A former sailor and natural leader, Zemlyanoy possesses the rare ability to speak for thirty minutes at a stretch without losing his train of thought — or his audience. "People need to understand why they're doing what they're doing, and our people understand. That's part of my job — to motivate everyone. I compare our city to a beehive. Everyone is fulfilling their role. The soldiers are on the front line defending the population, and it's up to us in the rear to make sure that our warriors are warm, dry and well-fed. Everyone who stayed here, in any capacity, they're part of that effort."

Ukrainians abroad and elsewhere also mobilize to help their country

Many who have chosen to migrate are also part of that effort. Onuchko 's granddaughter, Olga Spytsia, left Mykolaiv for western Ukraine "when the internet stopped working. I'm a project manager and web designer, and IT people who do business with European clients are among the only people in Ukraine who can still collect a normal salary right now. Everybody else lost their jobs, and so it's up to us to keep working."

After covering basic living expenses, Spytsia invests everything she earns into the war effort. "We don't really need money now for anything besides food and helping people. The rest is irrelevant."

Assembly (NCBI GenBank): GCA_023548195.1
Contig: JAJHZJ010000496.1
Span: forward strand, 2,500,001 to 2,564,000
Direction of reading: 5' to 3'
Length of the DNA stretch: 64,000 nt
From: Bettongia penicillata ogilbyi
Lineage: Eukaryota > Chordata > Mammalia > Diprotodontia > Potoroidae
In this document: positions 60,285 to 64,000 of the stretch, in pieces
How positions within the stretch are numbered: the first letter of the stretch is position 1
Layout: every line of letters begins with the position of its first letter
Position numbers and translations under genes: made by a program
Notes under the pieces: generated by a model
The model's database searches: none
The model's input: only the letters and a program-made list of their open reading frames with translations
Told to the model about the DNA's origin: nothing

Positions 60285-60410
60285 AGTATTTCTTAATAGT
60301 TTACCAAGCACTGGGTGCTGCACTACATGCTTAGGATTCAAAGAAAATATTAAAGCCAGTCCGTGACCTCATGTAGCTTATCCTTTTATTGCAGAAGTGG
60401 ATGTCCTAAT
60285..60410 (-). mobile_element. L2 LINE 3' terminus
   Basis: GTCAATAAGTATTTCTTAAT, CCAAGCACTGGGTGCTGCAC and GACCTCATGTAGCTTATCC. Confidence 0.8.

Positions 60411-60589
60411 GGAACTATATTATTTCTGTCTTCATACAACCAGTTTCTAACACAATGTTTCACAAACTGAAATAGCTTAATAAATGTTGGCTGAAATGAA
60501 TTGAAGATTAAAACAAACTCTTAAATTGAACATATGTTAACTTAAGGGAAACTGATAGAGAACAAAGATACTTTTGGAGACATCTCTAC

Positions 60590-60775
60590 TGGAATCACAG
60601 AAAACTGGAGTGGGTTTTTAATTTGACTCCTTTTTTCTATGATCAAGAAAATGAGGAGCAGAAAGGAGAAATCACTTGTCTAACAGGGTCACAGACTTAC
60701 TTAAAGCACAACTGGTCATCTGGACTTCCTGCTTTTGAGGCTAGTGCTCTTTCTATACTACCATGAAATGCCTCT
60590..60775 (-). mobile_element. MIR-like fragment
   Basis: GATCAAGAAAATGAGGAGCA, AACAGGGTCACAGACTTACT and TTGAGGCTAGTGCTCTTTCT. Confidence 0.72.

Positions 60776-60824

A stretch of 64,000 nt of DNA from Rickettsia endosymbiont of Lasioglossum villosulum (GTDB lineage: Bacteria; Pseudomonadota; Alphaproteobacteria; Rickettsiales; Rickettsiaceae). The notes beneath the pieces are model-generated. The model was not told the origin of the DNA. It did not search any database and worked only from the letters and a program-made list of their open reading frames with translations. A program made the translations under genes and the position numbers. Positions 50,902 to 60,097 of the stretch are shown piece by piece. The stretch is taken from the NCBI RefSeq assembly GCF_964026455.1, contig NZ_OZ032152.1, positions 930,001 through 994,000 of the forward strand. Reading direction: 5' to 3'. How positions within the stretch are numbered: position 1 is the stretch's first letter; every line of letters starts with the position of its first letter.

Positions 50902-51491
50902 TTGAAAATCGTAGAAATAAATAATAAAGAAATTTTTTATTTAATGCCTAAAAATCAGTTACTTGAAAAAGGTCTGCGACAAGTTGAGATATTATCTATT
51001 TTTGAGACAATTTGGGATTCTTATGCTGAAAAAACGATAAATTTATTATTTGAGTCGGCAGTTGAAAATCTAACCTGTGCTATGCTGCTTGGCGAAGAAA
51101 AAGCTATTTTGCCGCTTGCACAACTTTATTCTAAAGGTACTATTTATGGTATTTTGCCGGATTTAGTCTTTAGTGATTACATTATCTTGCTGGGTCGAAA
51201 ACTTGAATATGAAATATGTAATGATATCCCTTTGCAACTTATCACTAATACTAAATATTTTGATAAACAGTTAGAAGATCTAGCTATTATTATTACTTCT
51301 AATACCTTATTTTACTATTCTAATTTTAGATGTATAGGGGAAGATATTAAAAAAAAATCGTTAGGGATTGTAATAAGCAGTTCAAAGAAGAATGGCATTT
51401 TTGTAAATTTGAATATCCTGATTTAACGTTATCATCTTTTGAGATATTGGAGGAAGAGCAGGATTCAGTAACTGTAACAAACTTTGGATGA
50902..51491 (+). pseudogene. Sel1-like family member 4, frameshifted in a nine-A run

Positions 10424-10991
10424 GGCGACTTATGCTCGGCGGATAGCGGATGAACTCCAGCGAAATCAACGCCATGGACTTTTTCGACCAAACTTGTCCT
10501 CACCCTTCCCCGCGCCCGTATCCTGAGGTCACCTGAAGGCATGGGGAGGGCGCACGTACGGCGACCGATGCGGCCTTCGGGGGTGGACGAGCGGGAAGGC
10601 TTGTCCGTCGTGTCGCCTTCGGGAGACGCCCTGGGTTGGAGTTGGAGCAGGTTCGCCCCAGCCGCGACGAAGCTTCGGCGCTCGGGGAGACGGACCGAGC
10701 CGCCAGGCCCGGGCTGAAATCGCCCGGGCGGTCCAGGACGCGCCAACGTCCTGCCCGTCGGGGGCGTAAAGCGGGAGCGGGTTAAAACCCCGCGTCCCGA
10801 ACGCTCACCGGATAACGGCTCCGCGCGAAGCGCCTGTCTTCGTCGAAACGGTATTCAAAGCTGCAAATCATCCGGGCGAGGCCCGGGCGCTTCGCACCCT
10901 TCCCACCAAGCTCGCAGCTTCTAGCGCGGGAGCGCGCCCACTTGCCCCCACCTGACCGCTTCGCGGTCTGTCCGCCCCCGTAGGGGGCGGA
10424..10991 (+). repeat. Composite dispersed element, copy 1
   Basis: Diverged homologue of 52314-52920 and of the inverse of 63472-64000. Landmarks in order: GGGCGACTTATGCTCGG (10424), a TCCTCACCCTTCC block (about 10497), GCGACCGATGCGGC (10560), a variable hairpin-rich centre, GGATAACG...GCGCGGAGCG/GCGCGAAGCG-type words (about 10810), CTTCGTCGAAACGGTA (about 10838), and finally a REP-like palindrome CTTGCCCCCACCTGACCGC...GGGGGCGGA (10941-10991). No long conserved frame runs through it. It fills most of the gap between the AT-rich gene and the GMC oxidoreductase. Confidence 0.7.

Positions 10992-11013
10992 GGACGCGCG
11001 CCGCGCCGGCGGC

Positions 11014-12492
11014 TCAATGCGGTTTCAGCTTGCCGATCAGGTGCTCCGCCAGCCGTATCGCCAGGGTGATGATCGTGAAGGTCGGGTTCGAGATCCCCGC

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Ukrainian soldiers help civilians evacuate out of Irpin, Ukraine, Sunday, March 13, 2022. Marcus Yam/Los Angeles Times/Getty

Dmytro Say, a soft-spoken professor of social work at a Mykolaiv university, "fled after the Russians started bombing apartment blocks. We were already in the basement most nights. Our son celebrated his fifth birthday with the kids he met in the basement. But when the rockets started falling on residential areas, we took that as a signal that it was time to go."

Say and his family linked up with three others and carpooled to a quieter place, also in western Ukraine. On the second night of their journey, an elderly woman at the dormitory where they had stopped to sleep died of a heart attack. "It's a huge stress to leave," Say explains. "If we did not have the kid, we would have stayed."